Our Ozone Layer:
Past, Present & Future

April 30, 1998

I decided to investigate the environmental issue of the depletion of the ozone. Although I have heard many things about the ozone, and the hole over Antarctica, I wanted to find out more and get some real facts on ozone depletion and what we can do about it.
The ozone layer refers to the ozone within the stratosphere, where over 90% of the earth's ozone resides. The ozone layer absorbs 97-99% of the sun's ultraviolet or UV light ("The Ozone Layer"). This UV light has many damaging affects for humans, plants, and animals. In humans, exposure to UV light can increase the chances of getting skin cancer and cataracts. It also harms food crops and other plants, as well as many animals (Albritton, et al).
There are several factors influencing concentrations of ozone. Some of these are natural, which appear to cause minor fluctuations. Some of the factors are manmade and can cause major changes to the ozone layer. One natural influence is large explosive volcanoes. An eruption places aerosols and chlorine into the lower stratosphere. Although this can have major effects on localized weather patterns, the effect on global ozone is almost insignificant and only lasts 2-3 years. Stratospheric winds and greenhouse gases are also natural influences on the ozone concentration. The variations in how much UV radiation is given off from the sun also affects the ozone, but it is a negligible amount. Stratospheric chlorine is a major influence on the ozone and comes mostly from manmade halocarbons. Catalytic degradation by stratospheric chlorine leads to a 3% decrease in ozone per decade, proven by studies done from 1978-1991 ("The Ozone Layer"). I will consider the manmade problems more later when I discuss chlorofluorocarbons.
Beginning in the early 1970's, scientists discovered two potential manmade problems affecting the ozone. The first was a new breed of fast passenger planes, known as supersonic transport (SST). SST's fly high in the atmosphere, where the air is thin so they can achieve their fast speeds. Scientists suspected that reactive nitrogen compounds from the exhaust of the planes might accelerate natural chemical destruction of the ozone. The second discovery was in 1974, and concerned a popular and widely used class of chemicals known as chlorofluorocarbons. CFC's proved to be an ideal compound since their invention in the late 1920's, because they are nontoxic, nonflammable and very stable. Unfortunately, because they are so stable in the lower atmosphere, they drift up into the stratosphere and break apart when hit with the sun's high energy radiation. All this extra chlorine in the stratosphere spells trouble for the ozone. One chlorine atom can destroy 100,000 ozone molecules (Albritton, et al).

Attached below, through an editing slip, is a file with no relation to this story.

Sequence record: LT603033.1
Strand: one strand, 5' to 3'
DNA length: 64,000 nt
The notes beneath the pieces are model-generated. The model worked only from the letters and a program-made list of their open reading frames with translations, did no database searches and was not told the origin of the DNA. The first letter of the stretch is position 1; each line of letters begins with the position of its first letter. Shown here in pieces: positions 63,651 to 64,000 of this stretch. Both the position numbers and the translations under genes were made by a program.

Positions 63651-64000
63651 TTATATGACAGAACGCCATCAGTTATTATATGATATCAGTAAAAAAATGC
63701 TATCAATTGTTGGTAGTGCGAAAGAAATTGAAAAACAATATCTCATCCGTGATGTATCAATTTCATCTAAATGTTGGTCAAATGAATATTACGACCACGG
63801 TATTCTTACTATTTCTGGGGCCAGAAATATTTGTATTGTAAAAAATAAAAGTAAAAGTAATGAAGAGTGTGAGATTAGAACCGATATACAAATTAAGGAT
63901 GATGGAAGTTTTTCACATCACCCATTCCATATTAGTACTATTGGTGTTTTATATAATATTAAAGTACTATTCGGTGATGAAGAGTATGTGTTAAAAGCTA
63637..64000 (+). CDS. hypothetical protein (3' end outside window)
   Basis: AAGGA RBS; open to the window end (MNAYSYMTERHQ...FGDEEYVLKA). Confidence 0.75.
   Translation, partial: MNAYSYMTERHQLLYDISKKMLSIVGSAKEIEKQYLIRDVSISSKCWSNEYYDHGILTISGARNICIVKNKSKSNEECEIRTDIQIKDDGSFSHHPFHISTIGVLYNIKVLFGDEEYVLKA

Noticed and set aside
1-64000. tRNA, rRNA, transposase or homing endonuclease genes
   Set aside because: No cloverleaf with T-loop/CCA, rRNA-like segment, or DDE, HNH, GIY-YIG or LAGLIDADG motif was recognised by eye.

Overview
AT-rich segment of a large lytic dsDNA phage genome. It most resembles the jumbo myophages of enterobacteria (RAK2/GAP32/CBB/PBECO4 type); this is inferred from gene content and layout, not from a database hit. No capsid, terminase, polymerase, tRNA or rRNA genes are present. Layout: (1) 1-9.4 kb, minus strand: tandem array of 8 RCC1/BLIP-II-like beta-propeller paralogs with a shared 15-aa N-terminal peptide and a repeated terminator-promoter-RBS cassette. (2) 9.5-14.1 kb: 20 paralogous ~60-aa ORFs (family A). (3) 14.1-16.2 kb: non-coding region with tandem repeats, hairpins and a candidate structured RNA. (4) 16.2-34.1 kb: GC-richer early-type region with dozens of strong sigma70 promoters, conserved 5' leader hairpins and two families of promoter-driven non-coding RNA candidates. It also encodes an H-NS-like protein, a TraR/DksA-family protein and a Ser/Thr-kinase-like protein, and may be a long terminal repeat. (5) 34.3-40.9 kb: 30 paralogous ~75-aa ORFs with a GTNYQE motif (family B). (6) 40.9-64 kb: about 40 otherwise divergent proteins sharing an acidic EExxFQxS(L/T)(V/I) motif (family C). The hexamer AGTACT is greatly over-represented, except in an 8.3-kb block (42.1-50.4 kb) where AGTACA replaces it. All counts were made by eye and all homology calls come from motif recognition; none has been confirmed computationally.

Although these discoveries were made in the early 1970's, it wasn't until 1985 that the true meaning of the destruction of the ozone was made clear. In May 1985, researchers reported finding actual holes in the ozone over Antarctica. They found that each spring, ozone concentration over Antarctica dropped below normal levels and that each year, the springtime losses grew. In 1987, the springtime hole spread across an area the size of the United States (Albritton, et al).
Ozone loss is rapid over Antarctica because of the extreme temperatures in the stratosphere. Icy cloud particles not normally present in warmer climates break apart "safe" compounds of chlorine and bromine and transform them into quick and efficient "ozone-destroying-machines." The hole is worse in the spring because at that time of the year, the sun returns to Antarctica and energizes the chemical cycle that destroys ozone (Albritton, et al).
In fact, NASA recently predicted that the rising levels of "greenhouse gases" will lead to a hole over the Arctic region not unlike the hole presently over Antarctica. The analysis projects that by the period of 2010-2019, there will be a hole over the Arctic comparable in magnitude to the one presently over Antarctica. Although these predictions do have their critics, researchers have already noticed severe drops in ozone levels in the Arctic, which they termed "half holes" (Suplee).
In 1987 the original Montreal Protocol was signed. It has been amended many times since then but it's main goal is to phase out CFC's. The latest revision scheduled a complete phase out of CFC's and related halocarbons by the year